It's still talked fondly about in Super Bowl lore.
The Bills were getting whipped by the Dallas Cowboys (SB XXVII on Jan, 31, 1993) and Leon Lett of the Cowboys picked up a Frank Reich fumble and was rumble'n, stumble'n his way down the right sideline for another touchdown.
Bills fans everywhere were probably throwing up by now watching this debacle of a game. And now this big burly lineman who probably runs a :15.0 40 is taunting us while he struts towards the goal line?
But suddenly, literally out of nowhere on the square TV screen, came this tiny blue streak, Bills' wide receiver Don Beebe, who not only stopped the touchdown, but knocked the ball out of a premature-celebrating Lett's hands for a touchback.
It was a symbolic victory for many Bills' fans in the otherwise painful, four Super Bowl loss era.
Beebe, who went on to win a Super Bowl with the Green Bay Packers in XXXI (35-21 over Drew Bledsoe and the New England Patriots), continues to garner tremendous respect throughout the league and beyond for that single play, proving you can gain life-long respect even while losing a sporting event by a large margin.
Flash forward to Last Saturday's Lockport Lions' 49-14 loss to visiting Orchard Park at Max D. Lederer Stadium and I saw a similar play unfold, minus the taunting.
Put yourself in Lockport defensive back Collin Thompson's shoes for a moment — someone who wasn't even born yet when Beebe made that great play.
You're down 42-0 and you see a Quakers player across the field streaking down the left sideline towards the end zone.
You're on the other side of the field. What do you do? Call it a day? Think about that pizza after the game? Give it 90 percent and run through the motions, letting the guy score so you don't have to run that far and end the mile-long sprint by having to dive at someone's feet?
There were an infinite number of reasons for No. 35 Thompson to head back to the bench for a respite and a drink of water, but he chose another path ...
The outstanding track sprinter took off as fast as the good Lord allows him, like he was competing in the finals of the indoor 300m dash. Standing on the LHS sidelines, I could see the back of the OP player (junior running back Tommy Sullivan) in his white jersey as he ran to pay dirt, but there was that same blue streak coming towards him from my right to left.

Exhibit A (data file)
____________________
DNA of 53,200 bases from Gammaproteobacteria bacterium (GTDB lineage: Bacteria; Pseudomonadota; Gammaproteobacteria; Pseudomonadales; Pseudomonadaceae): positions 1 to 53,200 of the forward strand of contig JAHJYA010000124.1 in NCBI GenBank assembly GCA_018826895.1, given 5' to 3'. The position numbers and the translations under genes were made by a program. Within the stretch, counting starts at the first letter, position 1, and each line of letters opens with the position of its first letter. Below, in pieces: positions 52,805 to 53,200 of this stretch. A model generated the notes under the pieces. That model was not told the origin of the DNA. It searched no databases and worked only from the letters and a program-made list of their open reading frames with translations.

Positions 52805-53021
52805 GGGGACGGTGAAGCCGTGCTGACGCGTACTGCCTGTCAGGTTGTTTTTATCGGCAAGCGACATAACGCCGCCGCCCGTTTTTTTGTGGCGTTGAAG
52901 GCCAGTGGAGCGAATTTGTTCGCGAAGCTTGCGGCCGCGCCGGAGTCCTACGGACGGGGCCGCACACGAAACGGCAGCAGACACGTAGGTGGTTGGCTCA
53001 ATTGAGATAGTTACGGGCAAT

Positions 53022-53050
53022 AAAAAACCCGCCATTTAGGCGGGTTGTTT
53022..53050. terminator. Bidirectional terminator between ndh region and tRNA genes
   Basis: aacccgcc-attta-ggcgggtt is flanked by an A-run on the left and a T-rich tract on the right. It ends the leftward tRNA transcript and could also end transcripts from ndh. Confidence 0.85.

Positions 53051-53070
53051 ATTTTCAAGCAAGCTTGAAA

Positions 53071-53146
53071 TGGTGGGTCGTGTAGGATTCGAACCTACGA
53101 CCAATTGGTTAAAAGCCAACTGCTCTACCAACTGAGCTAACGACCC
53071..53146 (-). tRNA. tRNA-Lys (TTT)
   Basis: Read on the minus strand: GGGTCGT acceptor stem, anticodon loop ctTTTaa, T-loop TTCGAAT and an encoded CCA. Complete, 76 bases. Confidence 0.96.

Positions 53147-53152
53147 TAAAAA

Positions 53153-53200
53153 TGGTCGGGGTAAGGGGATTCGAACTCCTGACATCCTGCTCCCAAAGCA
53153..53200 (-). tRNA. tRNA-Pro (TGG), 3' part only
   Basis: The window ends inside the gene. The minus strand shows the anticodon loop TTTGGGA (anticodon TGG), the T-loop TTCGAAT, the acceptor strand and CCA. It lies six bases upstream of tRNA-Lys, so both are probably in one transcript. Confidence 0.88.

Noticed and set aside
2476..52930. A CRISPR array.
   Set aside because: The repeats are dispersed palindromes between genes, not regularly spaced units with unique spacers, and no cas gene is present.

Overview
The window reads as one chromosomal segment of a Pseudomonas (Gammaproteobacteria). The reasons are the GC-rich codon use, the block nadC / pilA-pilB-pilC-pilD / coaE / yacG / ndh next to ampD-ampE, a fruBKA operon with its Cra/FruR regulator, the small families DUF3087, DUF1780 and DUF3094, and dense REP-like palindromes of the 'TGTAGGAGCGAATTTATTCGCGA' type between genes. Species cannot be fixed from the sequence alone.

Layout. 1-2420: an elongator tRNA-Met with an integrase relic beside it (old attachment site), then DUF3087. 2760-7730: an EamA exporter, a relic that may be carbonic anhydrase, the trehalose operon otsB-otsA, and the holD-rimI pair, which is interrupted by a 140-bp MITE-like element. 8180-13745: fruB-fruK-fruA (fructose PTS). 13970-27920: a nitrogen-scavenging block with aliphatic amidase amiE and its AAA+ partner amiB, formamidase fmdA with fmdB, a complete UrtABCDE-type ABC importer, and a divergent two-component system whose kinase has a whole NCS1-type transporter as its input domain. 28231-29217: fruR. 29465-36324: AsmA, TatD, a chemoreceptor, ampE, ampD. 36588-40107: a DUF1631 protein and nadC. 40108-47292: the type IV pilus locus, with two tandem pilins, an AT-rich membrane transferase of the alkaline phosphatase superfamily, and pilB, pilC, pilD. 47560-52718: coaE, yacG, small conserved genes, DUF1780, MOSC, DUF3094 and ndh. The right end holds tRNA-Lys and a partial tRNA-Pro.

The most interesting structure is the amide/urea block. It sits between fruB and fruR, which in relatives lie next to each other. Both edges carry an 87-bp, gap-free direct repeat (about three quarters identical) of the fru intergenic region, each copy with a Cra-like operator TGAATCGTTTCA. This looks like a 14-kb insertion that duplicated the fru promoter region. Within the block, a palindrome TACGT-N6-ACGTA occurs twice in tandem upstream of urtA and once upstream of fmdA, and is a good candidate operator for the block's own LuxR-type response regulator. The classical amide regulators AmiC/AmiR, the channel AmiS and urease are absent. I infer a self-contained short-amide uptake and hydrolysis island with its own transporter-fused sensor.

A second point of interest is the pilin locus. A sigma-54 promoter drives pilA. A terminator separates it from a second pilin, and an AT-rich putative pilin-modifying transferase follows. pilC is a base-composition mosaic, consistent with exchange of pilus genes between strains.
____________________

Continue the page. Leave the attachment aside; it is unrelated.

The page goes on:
I thought, “There's no way this guy's gonna catch him,” but Thompson was possessed getting to the only place on the football field he could finally nab Sullivan — the one-inch line — and there he knocked him out of bounds after a 60-yard jaunt, saving a touchdown.
The Quakers eventually scored their touchdown, making the score 49-0, but Thompson's play gave the Lions' much-needed life and they went on to score two offensive touchdowns.
It was the kind of play that makes you proud to be from this community — to see a young man prove himself like that in the face of such adversity.
You can teach a young person how to throw and catch, how to tackle, how to kick, etc. but you can't “teach” the desire to run clear across a football field, down by six touchdowns, just to tackle a guy at the one-yard-line.
No, that can't be taught. That has to come from the heart, a good heart, a good teammate, a good example to every other young person watching the game.
Thompson gives us reason to come out and continue supporting the Lions' sports programs — quality coaches and character student athletes.
A loss is a loss — regardless of the score — for only one week in high school football.
A great play like that lives on forever.
Follow US&J sports reporter/editor John D'Onofrio on Twitter at @JohnD'Onofrio7.